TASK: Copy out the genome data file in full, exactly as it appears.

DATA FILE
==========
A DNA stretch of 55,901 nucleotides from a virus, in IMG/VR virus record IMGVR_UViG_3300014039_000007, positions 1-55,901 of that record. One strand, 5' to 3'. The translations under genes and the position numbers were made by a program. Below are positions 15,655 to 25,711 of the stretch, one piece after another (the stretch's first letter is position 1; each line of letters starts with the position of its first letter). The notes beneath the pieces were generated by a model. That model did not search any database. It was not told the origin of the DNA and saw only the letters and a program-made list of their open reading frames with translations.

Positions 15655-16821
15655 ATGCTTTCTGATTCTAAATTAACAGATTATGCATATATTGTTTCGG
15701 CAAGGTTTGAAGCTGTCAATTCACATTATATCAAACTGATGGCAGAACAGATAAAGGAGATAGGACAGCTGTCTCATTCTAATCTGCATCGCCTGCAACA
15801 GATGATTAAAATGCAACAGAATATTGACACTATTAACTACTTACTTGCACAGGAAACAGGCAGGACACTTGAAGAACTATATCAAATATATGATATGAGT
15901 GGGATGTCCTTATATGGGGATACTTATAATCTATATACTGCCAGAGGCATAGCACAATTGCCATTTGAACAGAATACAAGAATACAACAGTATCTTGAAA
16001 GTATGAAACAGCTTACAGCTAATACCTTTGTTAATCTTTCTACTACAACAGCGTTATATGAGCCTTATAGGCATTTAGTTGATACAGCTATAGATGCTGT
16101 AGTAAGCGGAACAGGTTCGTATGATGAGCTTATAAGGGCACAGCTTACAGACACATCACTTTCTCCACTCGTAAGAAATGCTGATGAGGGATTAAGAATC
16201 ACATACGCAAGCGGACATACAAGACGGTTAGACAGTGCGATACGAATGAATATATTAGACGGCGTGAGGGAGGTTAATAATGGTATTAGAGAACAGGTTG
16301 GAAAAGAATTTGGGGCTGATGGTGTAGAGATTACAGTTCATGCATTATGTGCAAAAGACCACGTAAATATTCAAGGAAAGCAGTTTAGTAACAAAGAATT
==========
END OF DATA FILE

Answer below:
A DNA stretch of 55,901 nucleotides from a virus, in IMG/VR virus record IMGVR_UViG_3300014039_000007, positions 1-55,901 of that record. One strand, 5' to 3'. The translations under genes and the position numbers were made by a program. Below are positions 15,655 to 25,711 of the stretch, one piece after another (the stretch's first letter is position 1; each line of letters starts with the position of its first letter). The notes beneath the pieces were generated by a model. That model did not search any database. It was not told the origin of the DNA and saw only the letters and a program-made list of their open reading frames with translations.

Positions 15655-16821
15655 ATGCTTTCTGATTCTAAATTAACAGATTATGCATATATTGTTTCGG
15701 CAAGGTTTGAAGCTGTCAATTCACATTATATCAAACTGATGGCAGAACAGATAAAGGAGATAGGACAGCTGTCTCATTCTAATCTGCATCGCCTGCAACA
15801 GATGATTAAAATGCAACAGAATATTGACACTATTAACTACTTACTTGCACAGGAAACAGGCAGGACACTTGAAGAACTATATCAAATATATGATATGAGT
15901 GGGATGTCCTTATATGGGGATACTTATAATCTATATACTGCCAGAGGCATAGCACAATTGCCATTTGAACAGAATACAAGAATACAACAGTATCTTGAAA
16001 GTATGAAACAGCTTACAGCTAATACCTTTGTTAATCTTTCTACTACAACAGCGTTATATGAGCCTTATAGGCATTTAGTTGATACAGCTATAGATGCTGT
16101 AGTAAGCGGAACAGGTTCGTATGATGAGCTTATAAGGGCACAGCTTACAGACACATCACTTTCTCCACTCGTAAGAAATGCTGATGAGGGATTAAGAATC
16201 ACATACGCAAGCGGACATACAAGACGGTTAGACAGTGCGATACGAATGAATATATTAGACGGCGTGAGGGAGGTTAATAATGGTATTAGAGAACAGGTTG
16301 GAAAAGAATTTGGGGCTGATGGTGTAGAGATTACAGTTCATGCATTATGTGCAAAAGACCACGTAAATATTCAAGGAAAGCAGTTTAGTAACAAAGAATT